Ok, the book was entertaining and I enjoyed it through about the 600th page. At that point it started to fall apart for me. The writing wasn't bad and I was interested in the plot, but the different plot spinoffs were just too much for me. It was like he tried to fit every possible "relevant" issue into the book. Here's just a sampling of some themes explored (look away if you haven't read the book!):
Mental illness (schizophrenia)
Gulf War
Horrific chid abuse
Domestic abuse (towards pretty much every woman in the book at some point)
Murder of a husband by his wife and her lesbian lover
Fugitives from the law
Two amputations (one performed voluntarily by the amputee)
Attempted murder of a child by a parent
Potential incest (finally disproved at the end)
Child pornography
Regulary pornography with an unwilling subject
Anal rape
Regular rape of multiple people
Daddy and mommy issues
AIDS (twice)
Politics (local, national, and international)
Insinuated though never proven bestiality (man with monkey)
And my personal favorite: a woman who is living with her boyfriend but allows her other lover (who also happens to be her half-uncle) secretly watch them having sex from her closet.

By the end of the book I was just thinking "seriously?" As I was reading whenever I got to a new issue I'd tell Luke. By the end of the book we were both cracking up. And this is all about ONE PERSON's family. Sure it covers a grandfather, stepfather, and twin sons, but holy moly. I really think I would have enjoyed the book more had the author cut out a few hundred pages of side issues. Or even left the book the same length and chosen just a few issues to explore. Like do we really really need the whole side plot with the live in girlfriend who happens to be cheating with her step uncle and gets pregnant with his baby but then it turns out he's gay and gave her AIDS? Really? What did that add?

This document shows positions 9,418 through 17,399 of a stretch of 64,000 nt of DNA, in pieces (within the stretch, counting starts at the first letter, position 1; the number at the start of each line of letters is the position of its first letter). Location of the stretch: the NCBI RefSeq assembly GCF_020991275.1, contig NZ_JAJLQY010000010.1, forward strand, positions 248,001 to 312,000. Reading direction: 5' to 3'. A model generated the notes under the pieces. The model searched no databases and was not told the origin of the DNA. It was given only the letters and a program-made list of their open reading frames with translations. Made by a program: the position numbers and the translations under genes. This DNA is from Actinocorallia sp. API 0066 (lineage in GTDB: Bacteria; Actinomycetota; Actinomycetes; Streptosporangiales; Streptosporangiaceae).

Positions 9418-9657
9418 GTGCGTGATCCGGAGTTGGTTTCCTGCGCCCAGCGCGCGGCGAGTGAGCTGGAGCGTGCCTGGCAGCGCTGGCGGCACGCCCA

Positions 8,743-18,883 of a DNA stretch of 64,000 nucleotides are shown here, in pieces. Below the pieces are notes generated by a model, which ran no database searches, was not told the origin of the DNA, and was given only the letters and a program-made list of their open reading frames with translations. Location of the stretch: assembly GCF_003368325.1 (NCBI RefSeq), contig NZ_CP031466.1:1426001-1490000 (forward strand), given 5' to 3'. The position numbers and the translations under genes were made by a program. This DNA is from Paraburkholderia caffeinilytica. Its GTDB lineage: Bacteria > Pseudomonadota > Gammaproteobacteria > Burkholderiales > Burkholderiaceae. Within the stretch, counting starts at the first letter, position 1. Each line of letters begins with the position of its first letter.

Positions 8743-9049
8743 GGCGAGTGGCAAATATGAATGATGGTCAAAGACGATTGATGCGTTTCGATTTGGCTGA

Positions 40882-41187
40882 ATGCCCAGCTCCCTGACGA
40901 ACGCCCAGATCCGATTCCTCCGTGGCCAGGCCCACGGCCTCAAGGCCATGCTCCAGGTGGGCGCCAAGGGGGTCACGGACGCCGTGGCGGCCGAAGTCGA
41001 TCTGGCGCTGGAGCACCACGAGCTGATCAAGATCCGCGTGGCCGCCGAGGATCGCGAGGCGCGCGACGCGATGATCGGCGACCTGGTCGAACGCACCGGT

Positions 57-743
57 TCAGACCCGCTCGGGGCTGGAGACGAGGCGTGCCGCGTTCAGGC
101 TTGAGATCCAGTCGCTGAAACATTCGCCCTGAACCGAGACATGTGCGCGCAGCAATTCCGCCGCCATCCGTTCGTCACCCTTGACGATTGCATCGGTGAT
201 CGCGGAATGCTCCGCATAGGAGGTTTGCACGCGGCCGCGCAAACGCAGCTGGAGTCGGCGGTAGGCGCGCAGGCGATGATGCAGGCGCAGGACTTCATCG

Although I guess it did help the end wrap up nicely, with the main character and his ex-wife falling back in love and getting the have a child since their child had died. I'm not making this up. Do I recommend the'm not really sure. There were parts that were laughable and unbelievable (LOTS) but all the drama was entertaining. If you don't mind reading a book that is reminiscent of a soap opera, this book is for you.

Tuesday, March 9, 2010

Giveaway #1: Last post

I had planned to wait until I finished I Know This Much Is True by Wally Lamb to start reading Start Here since I won't be posting my review until Monday. However, I Know This Much Is True is taking me to read. Don't get me wrong I'm loving it and anxious to post my review, but I've been reading it for three days and I'm only halfway through, which is really odd for me. Anyway, Start Here is a great book for parents, teachers, youth leaders, or anyone who works with young people to use as a resource for involving students in social justice from a Christian perspective. Post here or in the original post for a chance to win it! Expect a review of I Know This Much Is True within the week!